Trees should be planted in their permanent positions when they are quite small, between 30 and 90 cm in height. Larger trees tend to take root poorly, which also negatively affects root development and wind resistance.
Propagation can take place by seed, with sowing in late winter in a greenhouse or outdoors in early spring. Germination is often poor, usually taking about 6 – 8 weeks.
Stratification is reported to produce more uniform germination, so it is probably best to sow the seed in a cold seedbed as soon as it is ripe in the fall.
The seed remains viable for up to 5 years if well preserved.
The transplantation of young seedlings should be carried out in spring or early summer, after the last foreseen frosts.
Customs and Traditions –
The Cilician fir is a plant whose findings certify an ancient use and use.
In 2009 in Berenice Troglodytica, an Egyptian-Roman port on the Red Sea, archaeologists found: “two blocks of Abies cilicica resin, one weighing about 190 g and the other about 339 g, recovered from the 1st – century AD. in one of the port trenches Produced in the areas of greater Syria and Asia Minor, this resin and its oily derivative were used in mummification, as an antiseptic, diuretic, to treat wrinkles, deworming and promote hair growth.
Its wood is still used for the manufacture of plywood. Its use in gardens and botanical gardens is however limited, due to its fragility towards spring frosts.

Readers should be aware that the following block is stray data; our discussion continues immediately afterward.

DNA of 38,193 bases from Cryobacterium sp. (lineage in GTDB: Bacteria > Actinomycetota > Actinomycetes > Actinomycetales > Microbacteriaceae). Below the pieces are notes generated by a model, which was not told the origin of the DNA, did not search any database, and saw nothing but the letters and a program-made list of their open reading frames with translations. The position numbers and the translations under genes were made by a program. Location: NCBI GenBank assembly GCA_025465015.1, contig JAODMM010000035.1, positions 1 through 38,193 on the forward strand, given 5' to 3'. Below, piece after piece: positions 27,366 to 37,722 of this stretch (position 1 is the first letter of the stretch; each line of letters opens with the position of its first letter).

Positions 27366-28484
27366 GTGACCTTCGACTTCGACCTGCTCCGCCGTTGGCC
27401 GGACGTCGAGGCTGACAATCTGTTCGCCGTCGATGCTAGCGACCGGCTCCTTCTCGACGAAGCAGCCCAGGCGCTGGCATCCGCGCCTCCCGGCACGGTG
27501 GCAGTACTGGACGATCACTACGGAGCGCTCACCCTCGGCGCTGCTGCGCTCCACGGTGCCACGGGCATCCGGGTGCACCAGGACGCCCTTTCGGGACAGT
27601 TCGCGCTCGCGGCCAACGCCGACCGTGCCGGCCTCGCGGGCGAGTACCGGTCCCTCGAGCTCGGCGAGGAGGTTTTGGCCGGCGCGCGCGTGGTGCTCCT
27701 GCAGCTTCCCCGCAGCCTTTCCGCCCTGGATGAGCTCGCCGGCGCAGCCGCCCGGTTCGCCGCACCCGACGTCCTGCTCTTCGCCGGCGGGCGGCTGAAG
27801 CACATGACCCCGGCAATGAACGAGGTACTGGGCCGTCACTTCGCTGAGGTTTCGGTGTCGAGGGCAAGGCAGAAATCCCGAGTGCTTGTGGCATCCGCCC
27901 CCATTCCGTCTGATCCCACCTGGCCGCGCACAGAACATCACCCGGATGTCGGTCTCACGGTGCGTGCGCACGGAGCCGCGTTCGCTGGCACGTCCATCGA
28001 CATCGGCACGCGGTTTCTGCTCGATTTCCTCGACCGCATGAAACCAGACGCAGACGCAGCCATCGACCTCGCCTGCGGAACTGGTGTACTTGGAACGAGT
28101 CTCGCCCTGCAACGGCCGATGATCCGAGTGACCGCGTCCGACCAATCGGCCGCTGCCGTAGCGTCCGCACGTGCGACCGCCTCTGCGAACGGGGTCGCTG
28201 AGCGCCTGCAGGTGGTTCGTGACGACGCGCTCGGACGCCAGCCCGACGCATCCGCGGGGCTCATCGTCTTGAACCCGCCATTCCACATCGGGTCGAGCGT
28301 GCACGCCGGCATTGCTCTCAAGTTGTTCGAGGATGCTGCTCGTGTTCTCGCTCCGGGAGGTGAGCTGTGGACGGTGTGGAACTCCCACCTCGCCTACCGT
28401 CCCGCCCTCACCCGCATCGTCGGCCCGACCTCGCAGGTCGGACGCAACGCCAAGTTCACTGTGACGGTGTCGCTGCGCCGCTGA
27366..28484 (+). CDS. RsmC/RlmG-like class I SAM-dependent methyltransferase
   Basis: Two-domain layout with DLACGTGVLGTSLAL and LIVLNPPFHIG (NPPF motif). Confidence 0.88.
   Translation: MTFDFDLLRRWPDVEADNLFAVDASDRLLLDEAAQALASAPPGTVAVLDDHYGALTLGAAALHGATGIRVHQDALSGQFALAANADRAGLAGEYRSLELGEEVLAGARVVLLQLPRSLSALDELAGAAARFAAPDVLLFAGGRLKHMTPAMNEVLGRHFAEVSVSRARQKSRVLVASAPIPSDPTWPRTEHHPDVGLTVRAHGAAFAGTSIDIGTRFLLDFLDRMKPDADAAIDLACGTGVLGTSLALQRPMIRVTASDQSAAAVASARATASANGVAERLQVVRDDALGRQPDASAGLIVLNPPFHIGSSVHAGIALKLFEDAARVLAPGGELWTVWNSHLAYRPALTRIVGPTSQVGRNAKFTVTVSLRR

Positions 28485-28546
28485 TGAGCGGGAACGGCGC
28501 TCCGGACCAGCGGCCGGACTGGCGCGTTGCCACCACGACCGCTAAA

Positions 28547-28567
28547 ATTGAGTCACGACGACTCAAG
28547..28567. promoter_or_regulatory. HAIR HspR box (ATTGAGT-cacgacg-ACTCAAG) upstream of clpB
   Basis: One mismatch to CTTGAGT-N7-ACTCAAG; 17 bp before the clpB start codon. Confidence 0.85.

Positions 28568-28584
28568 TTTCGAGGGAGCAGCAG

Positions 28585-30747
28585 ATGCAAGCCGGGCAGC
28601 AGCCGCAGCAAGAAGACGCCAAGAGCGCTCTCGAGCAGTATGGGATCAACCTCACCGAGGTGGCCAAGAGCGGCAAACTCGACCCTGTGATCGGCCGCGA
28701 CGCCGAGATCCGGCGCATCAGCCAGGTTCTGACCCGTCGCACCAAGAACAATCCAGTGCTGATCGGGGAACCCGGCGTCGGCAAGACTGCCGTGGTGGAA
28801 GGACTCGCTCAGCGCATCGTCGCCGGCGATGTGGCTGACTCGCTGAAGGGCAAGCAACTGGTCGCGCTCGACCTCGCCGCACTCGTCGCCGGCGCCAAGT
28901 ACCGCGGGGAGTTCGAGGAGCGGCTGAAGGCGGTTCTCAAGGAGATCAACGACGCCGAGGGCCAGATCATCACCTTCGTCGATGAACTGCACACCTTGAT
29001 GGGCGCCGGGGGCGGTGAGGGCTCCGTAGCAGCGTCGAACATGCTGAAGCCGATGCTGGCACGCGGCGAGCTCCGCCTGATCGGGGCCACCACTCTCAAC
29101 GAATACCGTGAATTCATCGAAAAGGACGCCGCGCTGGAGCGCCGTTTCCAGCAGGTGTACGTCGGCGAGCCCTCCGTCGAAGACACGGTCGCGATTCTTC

Ecologically this plant has a relatively wide distribution in Turkey, Lebanon and Syria, although the small subpopulations of the typical subspecies in Lebanon and Syria are both heavily degraded and should be considered critically endangered nationwide. The Mediterranean vegetation of southern Turkey, especially mountainous areas, is considered to be at high risk of climate change, with data clearly showing that summer temperatures are on the rise and annual rainfall has significantly decreased over the past five decades. These trends are creating an increased fire risk and are also contributing to a decrease in the trees’ overall health, which in turn makes them more vulnerable to pathogen attacks. The Taurus Mountains are also seeing a sharp increase in tourist numbers which also increases the risk of forest fires. The plant is currently classified as “near threatened” in the IUCN Red List of Threatened Species (2013), even though its range is vast (estimated at 3,397 km²).
Preparation Method –
Abies cilicica is a plant of remote use not only for its wood but, as archaeological finds have reported, also for its resin and its oily derivative that were used in mummification, as an antiseptic, diuretic, to treat wrinkles, as a dewormer and for hair growth.
Today, after centuries of deforestation and fires, the species is also threatened by global warming for which protection and safeguard interventions are being planned and improper use is not recommended.
– Acta Plantarum – Flora of the Italian Regions.
– Wikipedia, the free encyclopedia.
– Useful Tropical Plants Database.
– Conti F., Abbate G., Alessandrini A., Blasi C. (ed.), 2005. An annotated checklist of the Italian vascular flora, Palombi Editore.
– Pignatti S., 1982. Flora of Italy, Edagricole, Bologna.
– Treben M., 2000. Health from the Lord’s Pharmacy, Advice and experiences with medicinal herbs, Ennsthaler Editore.
Warning: Pharmaceutical applications and alimurgical uses are indicated for informational purposes only, they do not represent in any way a medical prescription; therefore no responsibility is taken for their use for curative, aesthetic or food purposes.